My daughter, who is a registered nurse, recently wrote a letter to her physician who recently underwent a spinal simulator which ended 10 years of excruciating pain. She tells the story of the ups and downs of treatment to no avail until this procedure changed her life.
Would you be interested in reading her story. If so, I will email her letter to you.
I am a retired hospital/hospice chaplain who holds nurses in high regard. Yes, I would love to read her story.
I haven’t heard anything from reader’s digest but it’s only been a month. What’s normal if there’s such a thing in writing.
It’s been so long since I wrote for Reader’s Digest…I can’t remember their guidelines for article pitches and submissions! What does their website say about submitting story ideas? I’d look at the submission guidelines on the Reader’s Digest website, and follow their instructions.
Good luck with pitching your article…I’d love to hear if Reader’s Digest accepted it; please do keep me posted!
All good things, Laurie
Thanks! So nice to hear encouragement from a real writer. I get lots from friends and family but it’s time to go for it.
the reader’s digest website does not give any specifics on how to submit a query letter or article idea. only gives an email address. i was confused as i thought years ago, i saw somewhere, the rules and regulations on how to do it. maybe in the actual magazine itself?
I realize this is a 2017 question, but perhaps lots of us newbies are still finding it impossible to locate the submission guidelines on websites for most magazines.
One of the tricks I find useful is… to just Google the guidelines with the name of magazine you are interested in; for instance, “submission guidelines reader’s digest.”
Usually, such entry in the search field will take you directly to their submission guidelines hidden on their Website. And/or you’ll get other hits from other freelance writing websites like “Freedom with Writing” and “Writers Write” talking about general guidelines from such magazine(s), giving you lots of ideas on rates and other “stuff” you’ll need to know.
You can search any magazine’s/publication’s guidelines online just like that…
Hope that helps!
I think magazine editors and publishers deliberately make it difficult for writers to find the submission guidelines. Some editors – especially at popular magazines like Reader’s Digest – get hundreds of submissions everyday. I suspect less than 5% are actually worth pursuing. The harder it is to find submission guidelines, the fewer queries and emails an editor gets.
When I was accepting guest posts on Writing Blossoms (then Quips and Tips for Successful Writers), I received dozens of queries a day. Many were filled with typos, bad grammar, boring ideas, and even misspelled words. If I was a magazine editor at Reader’s Digest, I’d bury those submissions guidelines so deep it’d take a miner to extract them! And that would show that the writer is smart, determined, and willing to work hard to get published.
Alex’s tips are great for writers who are looking for submission guidelines — for both big magazines like Reader’s Digest and little writer’s blogs that accept guest posts 🙂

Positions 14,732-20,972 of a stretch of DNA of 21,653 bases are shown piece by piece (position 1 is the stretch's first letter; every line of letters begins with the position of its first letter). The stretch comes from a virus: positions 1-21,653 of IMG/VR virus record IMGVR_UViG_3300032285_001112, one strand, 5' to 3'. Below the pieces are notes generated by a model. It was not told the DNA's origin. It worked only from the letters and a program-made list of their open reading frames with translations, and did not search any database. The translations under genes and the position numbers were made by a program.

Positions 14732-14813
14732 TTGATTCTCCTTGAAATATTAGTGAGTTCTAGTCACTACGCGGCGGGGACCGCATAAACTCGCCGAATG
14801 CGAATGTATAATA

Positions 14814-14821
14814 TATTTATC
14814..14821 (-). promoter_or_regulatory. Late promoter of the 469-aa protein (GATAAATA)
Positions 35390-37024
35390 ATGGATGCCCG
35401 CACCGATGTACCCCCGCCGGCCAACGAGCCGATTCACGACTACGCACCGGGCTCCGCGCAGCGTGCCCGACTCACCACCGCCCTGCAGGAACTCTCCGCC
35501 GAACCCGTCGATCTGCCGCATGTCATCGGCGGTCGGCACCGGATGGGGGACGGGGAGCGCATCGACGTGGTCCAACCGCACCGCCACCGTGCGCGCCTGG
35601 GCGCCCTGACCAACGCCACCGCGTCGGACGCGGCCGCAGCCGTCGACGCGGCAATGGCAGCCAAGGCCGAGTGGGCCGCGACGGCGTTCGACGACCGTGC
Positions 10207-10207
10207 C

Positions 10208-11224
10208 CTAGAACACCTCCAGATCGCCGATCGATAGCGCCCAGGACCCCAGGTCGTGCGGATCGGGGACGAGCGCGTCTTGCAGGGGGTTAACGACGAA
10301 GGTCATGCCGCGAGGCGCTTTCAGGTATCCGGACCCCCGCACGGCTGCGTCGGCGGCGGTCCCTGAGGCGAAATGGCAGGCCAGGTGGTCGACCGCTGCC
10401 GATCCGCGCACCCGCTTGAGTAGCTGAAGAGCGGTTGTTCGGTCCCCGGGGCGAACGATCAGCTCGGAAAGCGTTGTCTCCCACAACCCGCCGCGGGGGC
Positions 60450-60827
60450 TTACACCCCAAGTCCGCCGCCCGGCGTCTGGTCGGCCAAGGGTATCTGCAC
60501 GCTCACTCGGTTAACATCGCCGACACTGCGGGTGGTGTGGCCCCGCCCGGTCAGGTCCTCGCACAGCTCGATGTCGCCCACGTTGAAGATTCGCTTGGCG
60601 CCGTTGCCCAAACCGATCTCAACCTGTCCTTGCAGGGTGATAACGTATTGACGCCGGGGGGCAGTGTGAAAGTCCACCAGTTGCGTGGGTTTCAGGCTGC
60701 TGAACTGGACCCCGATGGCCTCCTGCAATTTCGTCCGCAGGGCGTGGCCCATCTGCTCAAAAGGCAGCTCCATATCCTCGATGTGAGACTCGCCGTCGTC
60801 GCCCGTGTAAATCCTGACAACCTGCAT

Thank you for this article, it was helpful. My question is should I send the entire story (human interest) along with a brief description in my cover letter or just the cover letter with a short paragraph from the story to give the flavor of it? Or both? Sure is intimidating but nothing ventured nothing gained!
I hope you give these writing tips a chance! Maybe your 10th pitch to the Reader’s Digest editors will be the one that gets you an article assignment 🙂
After 9 pitches to readers digest editors, i gave up.
Laurie, Thank you for your response. I’m glad to know that the RD pile does get read. As someone who was saw first hand how other magazines handles their piles (read delete), it’s good to know someone can get to the other side.
I sent my first query to the electronic slush pile at Reader’s Digest, and it was accepted a few days later. They DO look at those electronic queries — but getting published in the magazine is really hard. For every 5 queries I pitch to the RD editors, I’m lucky to get one acceptance.
It’s the idea that counts….and it’s hard to come up with great ideas!
I have been writing for a magazine owned by RD and have tried for years to get into the “real” RD magazine. I’m wondering – did you send this query directly to an editor or into the electronic slush pile? I’m convinced that to get an editor’s attention, it has to get in front of the editor.
Thanks for your feedback, Lucie
This was an interesting article – especially since I had a conversation with a walking friend today that revolved around exactly this sort of thing! thanks for the tips!
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1. Keep your opinion to yourself. When I'm writing for Reader's Digest, I've learned not to provide a running commentary. I don't editorialize or share my opinions on the content of the article, profile, research short - or even my own story. This is the classic "show, don't tell" advice.